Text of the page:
The Taiwan Academy in Los Angeles will be hosting a multidisciplinary exhibition on queer art titled "Mulan, Make Up!" from Feb. 22 through April 6. By initiating dialogue on the appearance of gender in a contemporary context, the exhibition seeks to investigate the politics of the human body from a global mindset.
Hua Mulan (花木蘭) is a well-known figure from classic Chinese literature who famously took her father's place in the army by dressing up as a man. Artist Yu Cheng-ta (余政達) ― curator of "Mulan, Make Up!" ― notes that Mulan acts as a symbolic figure for opening up societal stereotypes and dispelling the traditional binaries of yin and yang, spirit and body, as well as hardness and softness, thereby pushing self-identity beyond the two-dimensional framework of gender.
The phrase "Make Up!" was made popular by the Japanese comic book heroine Sailor Moon, who recites the catchphrase "Moon Prism Power, Make Up!" to transform into her crime-fighting alter ego. Like Sailor Moon, the ego can adopt an alternative identity by using makeup as an outward expression of inner desire. This is a process of capturing transitory and flowing states of gender, as well as a journey towards finding the illusory self, Yu added.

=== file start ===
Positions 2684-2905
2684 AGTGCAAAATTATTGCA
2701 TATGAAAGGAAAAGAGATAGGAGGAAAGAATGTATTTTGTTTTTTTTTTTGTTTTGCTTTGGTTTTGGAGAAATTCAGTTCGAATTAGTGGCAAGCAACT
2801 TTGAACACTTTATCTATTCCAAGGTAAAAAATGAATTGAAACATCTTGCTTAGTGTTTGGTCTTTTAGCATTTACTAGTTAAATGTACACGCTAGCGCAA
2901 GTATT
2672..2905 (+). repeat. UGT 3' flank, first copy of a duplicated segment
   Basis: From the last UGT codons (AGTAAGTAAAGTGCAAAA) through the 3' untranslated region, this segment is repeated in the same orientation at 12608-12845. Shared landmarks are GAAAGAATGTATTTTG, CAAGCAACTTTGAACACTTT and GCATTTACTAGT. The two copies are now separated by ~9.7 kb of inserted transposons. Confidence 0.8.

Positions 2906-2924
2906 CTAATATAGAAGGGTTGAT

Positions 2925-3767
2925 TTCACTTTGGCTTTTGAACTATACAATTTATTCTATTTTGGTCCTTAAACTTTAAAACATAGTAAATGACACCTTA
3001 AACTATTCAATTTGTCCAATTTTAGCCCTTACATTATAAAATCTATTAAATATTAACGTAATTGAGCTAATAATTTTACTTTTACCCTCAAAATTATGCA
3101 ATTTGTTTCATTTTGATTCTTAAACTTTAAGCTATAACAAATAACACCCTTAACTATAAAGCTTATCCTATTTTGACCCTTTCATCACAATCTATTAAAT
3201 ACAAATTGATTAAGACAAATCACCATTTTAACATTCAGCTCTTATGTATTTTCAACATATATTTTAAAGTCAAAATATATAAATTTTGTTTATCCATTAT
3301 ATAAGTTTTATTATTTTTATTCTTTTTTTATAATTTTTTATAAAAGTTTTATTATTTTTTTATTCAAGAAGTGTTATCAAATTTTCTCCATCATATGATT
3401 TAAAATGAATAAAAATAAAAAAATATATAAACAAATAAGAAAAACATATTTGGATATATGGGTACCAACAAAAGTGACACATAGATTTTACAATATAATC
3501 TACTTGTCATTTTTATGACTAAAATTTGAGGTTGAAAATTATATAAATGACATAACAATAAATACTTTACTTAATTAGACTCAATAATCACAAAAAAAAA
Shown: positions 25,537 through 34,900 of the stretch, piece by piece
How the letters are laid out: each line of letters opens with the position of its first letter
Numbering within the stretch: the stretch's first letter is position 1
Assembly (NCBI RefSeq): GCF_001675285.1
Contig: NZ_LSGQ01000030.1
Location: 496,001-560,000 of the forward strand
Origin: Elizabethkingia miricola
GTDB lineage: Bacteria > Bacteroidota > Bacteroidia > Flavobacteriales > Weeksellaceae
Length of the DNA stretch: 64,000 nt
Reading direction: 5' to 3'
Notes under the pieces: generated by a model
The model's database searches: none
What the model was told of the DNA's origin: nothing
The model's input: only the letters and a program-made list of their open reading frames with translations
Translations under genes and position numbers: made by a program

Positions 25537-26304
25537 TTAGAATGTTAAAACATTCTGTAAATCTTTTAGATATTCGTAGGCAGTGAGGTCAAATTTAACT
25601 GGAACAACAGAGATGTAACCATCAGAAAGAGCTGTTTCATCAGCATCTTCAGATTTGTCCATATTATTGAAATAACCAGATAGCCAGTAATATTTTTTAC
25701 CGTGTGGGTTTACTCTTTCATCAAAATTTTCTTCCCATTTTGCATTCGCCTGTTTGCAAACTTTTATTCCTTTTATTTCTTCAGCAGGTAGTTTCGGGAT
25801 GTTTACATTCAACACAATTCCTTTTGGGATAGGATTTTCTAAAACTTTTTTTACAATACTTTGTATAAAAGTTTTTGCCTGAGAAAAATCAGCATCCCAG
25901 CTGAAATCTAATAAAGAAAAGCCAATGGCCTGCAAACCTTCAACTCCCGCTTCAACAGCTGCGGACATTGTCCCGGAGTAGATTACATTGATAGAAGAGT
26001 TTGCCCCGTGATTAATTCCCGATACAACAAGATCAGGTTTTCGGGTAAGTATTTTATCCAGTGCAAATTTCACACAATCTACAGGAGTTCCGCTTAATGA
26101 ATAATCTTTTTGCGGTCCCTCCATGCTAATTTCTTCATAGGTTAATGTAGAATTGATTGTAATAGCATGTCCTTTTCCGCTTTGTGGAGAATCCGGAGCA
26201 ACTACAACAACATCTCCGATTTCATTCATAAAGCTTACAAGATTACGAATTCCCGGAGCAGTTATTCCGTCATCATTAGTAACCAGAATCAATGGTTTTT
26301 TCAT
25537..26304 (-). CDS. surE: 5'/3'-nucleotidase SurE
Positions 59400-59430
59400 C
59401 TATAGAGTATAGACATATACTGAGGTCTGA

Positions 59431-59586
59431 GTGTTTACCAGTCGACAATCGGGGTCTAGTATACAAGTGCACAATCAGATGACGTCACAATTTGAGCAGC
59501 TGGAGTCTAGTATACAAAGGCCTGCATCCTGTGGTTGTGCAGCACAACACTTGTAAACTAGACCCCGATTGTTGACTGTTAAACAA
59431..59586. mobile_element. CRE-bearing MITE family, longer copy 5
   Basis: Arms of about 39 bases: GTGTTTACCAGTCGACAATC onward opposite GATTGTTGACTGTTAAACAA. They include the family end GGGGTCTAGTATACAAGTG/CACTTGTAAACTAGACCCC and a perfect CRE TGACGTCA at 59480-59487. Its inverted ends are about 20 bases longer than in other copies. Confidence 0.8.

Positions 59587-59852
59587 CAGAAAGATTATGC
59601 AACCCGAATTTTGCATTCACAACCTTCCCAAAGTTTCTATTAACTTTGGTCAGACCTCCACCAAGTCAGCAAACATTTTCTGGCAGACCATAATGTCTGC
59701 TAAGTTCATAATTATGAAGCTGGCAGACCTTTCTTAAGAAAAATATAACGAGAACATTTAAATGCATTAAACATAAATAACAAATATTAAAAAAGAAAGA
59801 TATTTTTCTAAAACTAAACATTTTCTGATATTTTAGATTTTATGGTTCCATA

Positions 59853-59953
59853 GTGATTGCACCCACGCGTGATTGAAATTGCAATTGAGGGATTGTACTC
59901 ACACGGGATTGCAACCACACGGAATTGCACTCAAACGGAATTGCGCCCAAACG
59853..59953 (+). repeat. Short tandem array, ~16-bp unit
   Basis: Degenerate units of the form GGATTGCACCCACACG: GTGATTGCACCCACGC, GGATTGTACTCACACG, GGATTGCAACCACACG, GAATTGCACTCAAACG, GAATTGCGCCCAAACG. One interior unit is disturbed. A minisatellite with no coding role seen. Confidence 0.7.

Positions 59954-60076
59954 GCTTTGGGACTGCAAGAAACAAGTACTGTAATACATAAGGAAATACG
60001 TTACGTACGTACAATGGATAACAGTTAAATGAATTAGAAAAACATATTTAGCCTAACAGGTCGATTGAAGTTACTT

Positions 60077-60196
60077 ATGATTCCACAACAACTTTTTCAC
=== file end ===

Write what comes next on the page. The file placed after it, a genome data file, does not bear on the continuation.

Upon invitation, featured artists Hou Chun-ming (侯俊明), River Lin (林人中), Luo Jr-shin (羅智信), Su Misu, and Sebastian Hernandez have created new works in which they use their own bodies to contemplate the conception of transformation ― namely the possibilities of transcending culture, historic traditions, gender identity, and the conventional image of the human body.
From film screenings and performances to visual arts, their collective works will also offer thought on how to maintain one's individuality in face of excessive mediatization of the body, and examine the meaning of existence in a consumption-driven society.
‘Mulan, Make Up!’